If you read the news in Milwaukee, you have no doubt seen the countless stories over the past few years about the growing problem of witness intimidation. The stories focus mainly on defendants who have tried, sometimes successfully, to kill witnesses in their cases. While killing a witness is a rare event, many defendants are still being charged with intimidating a witness/victim in their own cases. This is a charge that can be confusing, especially because you don’t have to “intimidate” the witness to be charged with the crime.
Intimidation of a Witness/Victim – Jury Instructions
First, there are two separate intimidation statutes – one related to witnesses and one related to victims. Intimidation of a witness is found in Wis. Stat. Sec. 940.42 and 940.43. Intimidation of a victim is found in section 940.44 and 940.45 of the Wisconsin Statutes. Intimidating a victim is defined as:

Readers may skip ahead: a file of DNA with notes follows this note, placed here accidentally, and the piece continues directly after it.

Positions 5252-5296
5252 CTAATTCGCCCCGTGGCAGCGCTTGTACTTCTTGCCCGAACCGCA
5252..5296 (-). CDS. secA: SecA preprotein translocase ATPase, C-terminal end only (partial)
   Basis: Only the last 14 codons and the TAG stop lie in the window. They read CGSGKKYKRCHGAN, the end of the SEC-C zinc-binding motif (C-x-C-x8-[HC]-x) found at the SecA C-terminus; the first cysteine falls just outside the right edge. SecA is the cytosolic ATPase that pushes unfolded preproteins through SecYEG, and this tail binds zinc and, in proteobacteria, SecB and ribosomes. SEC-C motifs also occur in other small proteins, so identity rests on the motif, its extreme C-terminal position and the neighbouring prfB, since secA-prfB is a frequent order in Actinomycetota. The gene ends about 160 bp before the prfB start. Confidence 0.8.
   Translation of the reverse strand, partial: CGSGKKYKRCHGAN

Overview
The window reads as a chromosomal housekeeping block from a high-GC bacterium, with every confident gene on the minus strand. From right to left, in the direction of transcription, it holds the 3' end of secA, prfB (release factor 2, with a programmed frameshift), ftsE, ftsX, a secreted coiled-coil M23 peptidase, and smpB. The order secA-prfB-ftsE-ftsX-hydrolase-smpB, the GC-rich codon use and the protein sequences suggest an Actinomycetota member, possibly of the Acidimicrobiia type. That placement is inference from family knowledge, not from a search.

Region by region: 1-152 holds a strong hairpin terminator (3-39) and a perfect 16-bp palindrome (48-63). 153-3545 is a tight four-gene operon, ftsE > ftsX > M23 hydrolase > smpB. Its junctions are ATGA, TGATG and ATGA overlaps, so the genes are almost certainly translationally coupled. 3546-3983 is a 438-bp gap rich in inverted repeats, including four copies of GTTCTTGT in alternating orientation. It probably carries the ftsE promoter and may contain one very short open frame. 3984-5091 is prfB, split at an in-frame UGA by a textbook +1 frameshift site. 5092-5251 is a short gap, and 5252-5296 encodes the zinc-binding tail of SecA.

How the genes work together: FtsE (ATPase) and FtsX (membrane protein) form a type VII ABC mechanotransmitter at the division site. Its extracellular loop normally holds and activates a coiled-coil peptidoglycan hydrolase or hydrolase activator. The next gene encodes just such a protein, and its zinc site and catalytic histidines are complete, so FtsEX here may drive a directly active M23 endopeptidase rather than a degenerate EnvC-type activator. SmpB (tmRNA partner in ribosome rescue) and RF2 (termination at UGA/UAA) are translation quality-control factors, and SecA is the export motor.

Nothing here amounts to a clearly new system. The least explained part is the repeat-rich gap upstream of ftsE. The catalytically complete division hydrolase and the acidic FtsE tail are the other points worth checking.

- one who knowingly and maliciously prevents or dissuades (or who attempts to so prevent or dissuade) another person who has been the victim of any crime from making any report of the victimization to any peace officer or law enforcement agency
Intimidation of a witness is basically the same as intimidation of a victim, except that it applies to any witness. So what does “knowingly and maliciously” mean? Defined in Section 940.41, maliciously means “an intent to vex, annoy or injure in any way another person or to thwart or interfere in any manner with the orderly administration of justice.” Prosecutors in Milwaukee have been filing these charges using the theory that any interference with the orderly administration of justice constitutes intimidation.
What’s Their Evidence?
In most scenarios, the state’s best evidence is through jail phone calls. ALL jail calls are recorded. So if a defendant calls a witness or alleged victim and discusses the trial or possible testimony, that conversation could qualify as intimidation. Therefore, it is crucial to be aware that the state is always listening and their interpretation of your conversation could lead to new charges under one of these two laws.
If you have been charged with either of these two crimes, call us immediately. If your underlying case is a felony, you could be facing up to ten years in prison. Get the attorneys at Meyer Van Severen on your side today!